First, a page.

#PeaceInParis: Talking with Children about November 13

The terrible news of the killings in Paris is already flooding screens repetitively and there will be more and more images and discussions to come. News like this is, understandably, big and has a big effect on our mood and the thoughts and feelings we express out loud.

When things like this happen and there is a change in mood, the younger people in your household may have questions or they may be, also understandably, quite distressed by what they see and hear.

What words can possibly explain the complexities of terrorism attack on innocent people? We owe it to our children to give then the information they need to process it all in the ways that help them understand, but also in ways that don’t distress them.

Different children will react in different ways to big, terrible events. Some of this difference will be due to their age and abilities to get their thoughts around it all. Preschoolers may be upset because they can see it is upsetting the grown up in their life. Teens might be upset because of the injustice and unfairness of it all. Children will also have difference reactions based on their own individual temperaments and coping abilities. Some sensitive little people may have more questions and be more unsettled by the news. Some may have recently lost a loved one and the grief may be fresh in their minds.

If you have little folk in your household, try not to expose them to long hours of repeated news coverage. These days, there are many ways that you can quickly keep up to date. Exposing yourself to lengthy, repeated, footage can make you feel helpless and vulnerable as well so tune out form the long haul and just check in from time to time.

Don’t try to avoid the news or hide it from your children. Be sure to check to see if your children have any questions or worries and do your best to answer them. If you cannot answer them, it’s okay to let your child know that you don’t know that answer.

Some things in life we just don’t know yet, but there are lots of things we do know….we know that some people will be sad, we know that people will be angry, we know that people will be working hard to make things safe again, we know people will have different ideas about what is important and …. (this is a great time to tell your kids) that you know they are super-important to you.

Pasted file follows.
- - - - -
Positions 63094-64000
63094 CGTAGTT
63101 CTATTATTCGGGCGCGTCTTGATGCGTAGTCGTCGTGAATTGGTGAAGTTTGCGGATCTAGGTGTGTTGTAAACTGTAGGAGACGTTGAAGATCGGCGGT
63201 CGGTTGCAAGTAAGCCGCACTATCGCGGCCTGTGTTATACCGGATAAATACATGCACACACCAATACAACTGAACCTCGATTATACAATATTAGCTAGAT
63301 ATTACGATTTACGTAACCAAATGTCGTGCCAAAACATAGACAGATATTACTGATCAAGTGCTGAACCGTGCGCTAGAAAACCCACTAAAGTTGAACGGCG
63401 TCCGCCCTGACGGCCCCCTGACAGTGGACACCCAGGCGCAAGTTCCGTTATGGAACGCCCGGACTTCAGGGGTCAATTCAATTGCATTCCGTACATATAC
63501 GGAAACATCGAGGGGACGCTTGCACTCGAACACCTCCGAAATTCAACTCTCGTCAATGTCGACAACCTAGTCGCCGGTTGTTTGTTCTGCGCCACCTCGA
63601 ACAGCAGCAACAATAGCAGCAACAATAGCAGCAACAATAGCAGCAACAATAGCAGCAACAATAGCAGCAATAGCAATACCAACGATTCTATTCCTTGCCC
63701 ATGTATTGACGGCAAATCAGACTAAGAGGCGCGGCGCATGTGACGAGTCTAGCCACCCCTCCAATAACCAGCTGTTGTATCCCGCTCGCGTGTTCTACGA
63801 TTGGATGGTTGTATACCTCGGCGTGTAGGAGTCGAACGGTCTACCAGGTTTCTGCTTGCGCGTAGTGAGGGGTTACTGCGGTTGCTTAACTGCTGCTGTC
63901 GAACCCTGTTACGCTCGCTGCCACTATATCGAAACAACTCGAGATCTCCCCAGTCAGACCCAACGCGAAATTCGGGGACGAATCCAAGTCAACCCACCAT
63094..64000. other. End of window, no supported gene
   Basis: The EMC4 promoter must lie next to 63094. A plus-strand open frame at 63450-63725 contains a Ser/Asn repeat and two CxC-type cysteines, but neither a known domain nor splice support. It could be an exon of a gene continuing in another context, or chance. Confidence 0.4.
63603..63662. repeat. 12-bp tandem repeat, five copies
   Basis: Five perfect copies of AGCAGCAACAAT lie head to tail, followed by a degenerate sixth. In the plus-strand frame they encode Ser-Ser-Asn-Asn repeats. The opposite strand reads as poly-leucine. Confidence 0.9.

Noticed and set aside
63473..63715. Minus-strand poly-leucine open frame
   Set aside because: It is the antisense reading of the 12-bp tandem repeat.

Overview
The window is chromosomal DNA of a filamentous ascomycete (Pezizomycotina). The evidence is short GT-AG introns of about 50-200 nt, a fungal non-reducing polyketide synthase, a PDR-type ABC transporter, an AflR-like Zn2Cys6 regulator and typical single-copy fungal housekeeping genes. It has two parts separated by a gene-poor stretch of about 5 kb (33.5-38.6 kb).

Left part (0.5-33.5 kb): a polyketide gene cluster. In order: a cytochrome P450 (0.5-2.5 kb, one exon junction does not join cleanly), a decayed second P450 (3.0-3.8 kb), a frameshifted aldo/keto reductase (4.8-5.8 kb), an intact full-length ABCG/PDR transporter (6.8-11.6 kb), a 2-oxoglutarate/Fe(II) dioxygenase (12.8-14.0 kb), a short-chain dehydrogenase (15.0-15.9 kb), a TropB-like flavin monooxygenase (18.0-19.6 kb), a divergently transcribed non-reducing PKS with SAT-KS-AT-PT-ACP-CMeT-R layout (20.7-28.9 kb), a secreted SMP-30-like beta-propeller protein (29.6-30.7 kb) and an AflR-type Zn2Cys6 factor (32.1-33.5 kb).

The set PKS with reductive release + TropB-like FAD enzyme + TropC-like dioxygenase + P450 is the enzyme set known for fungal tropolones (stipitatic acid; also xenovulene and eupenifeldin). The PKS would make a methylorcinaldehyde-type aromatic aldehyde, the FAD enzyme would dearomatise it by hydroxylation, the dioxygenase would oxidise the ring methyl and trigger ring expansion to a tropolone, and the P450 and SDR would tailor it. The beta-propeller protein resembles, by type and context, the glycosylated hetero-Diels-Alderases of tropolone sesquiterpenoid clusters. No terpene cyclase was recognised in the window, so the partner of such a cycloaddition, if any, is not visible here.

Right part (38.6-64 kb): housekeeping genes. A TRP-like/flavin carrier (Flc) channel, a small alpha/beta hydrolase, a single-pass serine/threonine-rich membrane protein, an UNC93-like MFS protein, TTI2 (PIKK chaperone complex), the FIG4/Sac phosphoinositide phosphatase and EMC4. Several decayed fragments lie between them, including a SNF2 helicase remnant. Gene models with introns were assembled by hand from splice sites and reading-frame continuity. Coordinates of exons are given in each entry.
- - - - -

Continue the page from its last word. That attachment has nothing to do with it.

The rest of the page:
With the big screens off for awhile, it would be a great time to spend time with the family. You could break out a board game or a pack of card or go for a walk or family bike ride. Do some things you enjoy doing as a family.

Celebrate our freedom to do lovely things with our kids by doing lovely things with your kids.

Reassure worried children that they are safe and that members of their family are safe. You might like to find a globe or a map and show them where Paris is compared to where they live. It’s also important to emphasise that while it is a terrible thing that has happened in Paris, it’s a very rare thing. Big, terrible, rare things always make the news. Daily, happy, fun things still happen, but they don’t often make headlines.

Some little ones who are more easily upset, may need you to spend a little longer with them at bed time until they settle. Try to stick to the evening routines and as you say your “good nights”, remind them of the lovely plans you many have together for the very next day.

If your child feels sad, encourage then to express their sadness. They may kike to draw a picture or make a card to send to someone. They may like to donate some of their things to a charity. Helping others or doing nice things for others is a way that we can feel better when we have little control over a big world event.

If you have a little one in your household, or indeed, if you yourself, struggle to settle after a few nights and days and distress starts to interfere with the day to day things needed in life, be sure to check in with your General Practitioner.


You may also be interested in understanding more about young people and terrorism  or if you need to talk further with your child about grief and death, Life is Like the Wind can help.




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